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August - 2017

   

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The impact of frailty on intensive care unit outcomes: a systematic review and meta-analysis

J Muscedere, B Waters, A Varambally, S Bagshaw, J Boyd, D Maslove, S Sibley, K Rockwood Int Care Med, 2017, 43(8);1105-1122

Comment

As our focus on long term outcomes from critical illness gets sharper, it is frailty that is emerging as something we previously had not recognised.

Clinical frailty describes a state or syndrome of reduced physical, physiologic, and cognitive reserve. Frail patients are characterized by a heterogeneous combination of decreased mobility, weakness, reduced muscle mass, poor nutritional status, and diminished cognitive function. It is this combination that makes frail patients vulnerable to stressors, and their outcomes worse. Although there are more frail old people, they are not the same. There are frail young, and old people who are not frail. 

So, what is the relationship between frail and critical illness? This meta analysis article aimed to compare outcomes between frail and non-frail patients admitted to ICU. They  report;

  • Eligible studies included observational or RCT that reported on frailty, using a validated tool, in ICU settings. In order to best evaluate the impact of frailty, only studies comparing frail and non-frail populations were included. 
  • A total of 10 studies were identified, enrolling 3030 patients, 927 frail and 2103 non-frail
  • The tool used was CFS >=4 (n=7), FI (n=4), FP (n=2)
  • The pooled prevalence of frailty was 30% (95% CI 29–32%). 
  • There was no significant difference in hospital and ICU LOS (although hospital LOS 3.3 days greater in frail), vasoactive or ventilation use.
  • Frail patients were less likely to be discharged home than fit patients (RR 0.59; 95% CI 0.49, 0.71; p < 0.00001; I2 = 12%).
  • Frailty was associated with higher hospital mortality (RR 1.71; 95% CI 1.43, 2.05; p < 0.00001; I2 = 32%), and long-term mortality (RR 1.53; 95% CI 1.40, 1.68; p < 0.00001; I2 = 0%).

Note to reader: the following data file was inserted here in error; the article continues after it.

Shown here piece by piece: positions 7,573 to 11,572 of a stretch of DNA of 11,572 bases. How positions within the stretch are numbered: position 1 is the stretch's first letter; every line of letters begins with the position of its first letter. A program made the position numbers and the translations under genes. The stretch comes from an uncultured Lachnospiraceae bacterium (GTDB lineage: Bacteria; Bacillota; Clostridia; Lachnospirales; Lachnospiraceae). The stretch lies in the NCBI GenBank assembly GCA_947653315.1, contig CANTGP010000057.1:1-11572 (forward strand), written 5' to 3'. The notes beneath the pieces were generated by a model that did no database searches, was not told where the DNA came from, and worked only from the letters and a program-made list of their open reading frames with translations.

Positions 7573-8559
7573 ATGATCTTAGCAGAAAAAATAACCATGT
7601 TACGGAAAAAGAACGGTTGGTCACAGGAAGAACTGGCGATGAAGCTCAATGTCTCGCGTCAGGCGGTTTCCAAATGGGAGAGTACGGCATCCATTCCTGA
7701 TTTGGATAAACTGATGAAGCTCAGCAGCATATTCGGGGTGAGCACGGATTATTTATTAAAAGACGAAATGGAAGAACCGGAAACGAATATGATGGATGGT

• Eight studies reported on the incremental risk of adverse outcomes with increasing frailty score; 7 demonstrated increased mortality risk with increased frailty severity. For example Brummel reported stepwise increase in 12-month mortality with each CFS point increase; a CFS of 1 was associated with approximately 90% 1-year survival rate, a CFS of 5 had 50% survival, and those with a CFS of 6/7 had a 35% survival rate. 

Overall this tells us that frailty is common in critically ill patients, there are no apparent differences in care received, and outcomes are worse. In addition their is an incremental worsening of outcome with increasing frailty. So where from here?

  • We may need to agree on which frailty score to use, and what degree of frailty we are interested in.
  • We need to understand if there are interventions that will improve outcomes in frail patients 
  • We need to understand if there are processes we cannot improve in frail patients, and engage in shared decision making to provide better person-centred outcomes

 

Abstract

Purpose

Functional status and chronic health status are important baseline characteristics of critically ill patients. The assessment of frailty on admission to the intensive care unit (ICU) may provide objective, prognostic information on baseline health. To determine the impact of frailty on the outcome of critically ill patients, we performed a systematic review and meta-analysis comparing clinical outcomes in frail and non-frail patients admitted to ICU.

Methods

We searched the Cochrane Central Register of Controlled Trials, MEDLINE, EMBASE, PubMed, CINAHL, and Clinicaltrials.gov. All study designs with the exception of narrative reviews, case reports, and editorials were included. Included studies assessed frailty in patients greater than 18 years of age admitted to an ICU and compared outcomes between fit and frail patients. Two reviewers independently applied eligibility criteria, assessed quality, and extracted data. The primary outcomes were hospital and long-term mortality. We also determined the prevalence of frailty, the impact on other patient-centered outcomes such as discharge disposition, and health service utilization such as length of stay.

Results

Ten observational studies enrolling a total of 3030 patients (927 frail and 2103 fit patients) were included. The overall quality of studies was moderate. Frailty was associated with higher hospital mortality [relative risk (RR) 1.71; 95% CI 1.43, 2.05; p < 0.00001; I2 = 32%] and long-term mortality (RR 1.53; 95% CI 1.40, 1.68; p < 0.00001; I2 = 0%). The pooled prevalence of frailty was 30% (95% CI 29–32%). Frail patients were less likely to be discharged home than fit patients (RR 0.59; 95% CI 0.49, 0.71; p < 0.00001; I2 = 12%).

Conclusions

Frailty is common in patients admitted to ICU and is associated with worsened outcomes. Identification of this previously unrecognized and vulnerable ICU population should act as the impetus for investigating and implementing appropriate care plans for critically ill frail patients.

August


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